Researchers at the Université de Montréal have recently published a meta-analysis in the journal Addiction, in which they explored current research studies exploring cannabis use and its effects on cognitive function.
The study included a collection of 10 cannabis meta-analyses, with a total of 43,761 participants, with the aim to learn what these studies revealed about cannabis intoxication and cognitive function.
The review found that cannabis intoxication leads to small to moderate cognitive impairment, depending on the type of cognition, mainly on verbal learning and memory, as well as executive function. They also found that these detrimental effects persist beyond acute intake.
Of the 10 meta-analyses, 7 explored executive function, 5 memory and learning, 5 processing speed, 4 complex attention, 2 perceptual and motor function, and 2 language.
Dr. Alexandre Dumais, review’s senior author, told Medical News Today in an interview:
“Research has revealed that THC [the active ingredient in cannabis] is a fat-soluble compound that may be stored in body fat and, thus, gradually released into the bloodstream for months. Some literature has suggested that effects may persist for at least 1 week when cannabis use is chronic — [and] definitions of chronic use varied between individual studies — though these deficits are often resolved with long abstinence periods,” he said, adding that “long” might refer to 25 days without cannabis use, for example.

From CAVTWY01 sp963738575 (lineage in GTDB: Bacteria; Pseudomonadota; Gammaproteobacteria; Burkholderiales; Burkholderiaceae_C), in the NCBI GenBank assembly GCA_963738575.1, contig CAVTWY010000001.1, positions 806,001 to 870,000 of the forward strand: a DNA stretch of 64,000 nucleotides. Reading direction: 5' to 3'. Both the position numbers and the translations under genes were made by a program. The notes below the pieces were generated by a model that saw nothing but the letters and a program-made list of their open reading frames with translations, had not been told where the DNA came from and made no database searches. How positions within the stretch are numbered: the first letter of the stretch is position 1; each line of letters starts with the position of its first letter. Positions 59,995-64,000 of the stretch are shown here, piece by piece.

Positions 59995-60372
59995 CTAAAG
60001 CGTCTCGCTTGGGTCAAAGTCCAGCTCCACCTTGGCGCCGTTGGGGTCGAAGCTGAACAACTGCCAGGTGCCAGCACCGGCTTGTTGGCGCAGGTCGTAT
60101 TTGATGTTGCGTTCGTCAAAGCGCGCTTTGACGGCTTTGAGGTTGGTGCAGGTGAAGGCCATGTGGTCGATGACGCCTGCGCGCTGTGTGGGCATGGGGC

“These neurotoxic effects last,” Dr. Dumais explained, “although cannabis users reduce their intake or quit altogether. While some longitudinal studies suggest that cognitive deficits resolve following abstinence (e.g., within the last 12 months), other studies have confirmed that cannabis use frequency led to subsequent long-term cognitive decline, regardless of prolonged cannabis intake. Currently, more research is needed on the matter.”
Most of the studies evaluated have cross-sectional data with evidence that can be of low-to-moderate quality, but this doesn’t rule their conclusions to be invalid. Larger and more controlled studies are needed to draw better conclusions, but the information that we currently have points to a negative cognitive effect with chronic cannabis use.
Robby Berman (2022, Jan 25). Review explores the effects of cannabis use on 6 areas of cognitive function. Medical News Today. Retrieved from:
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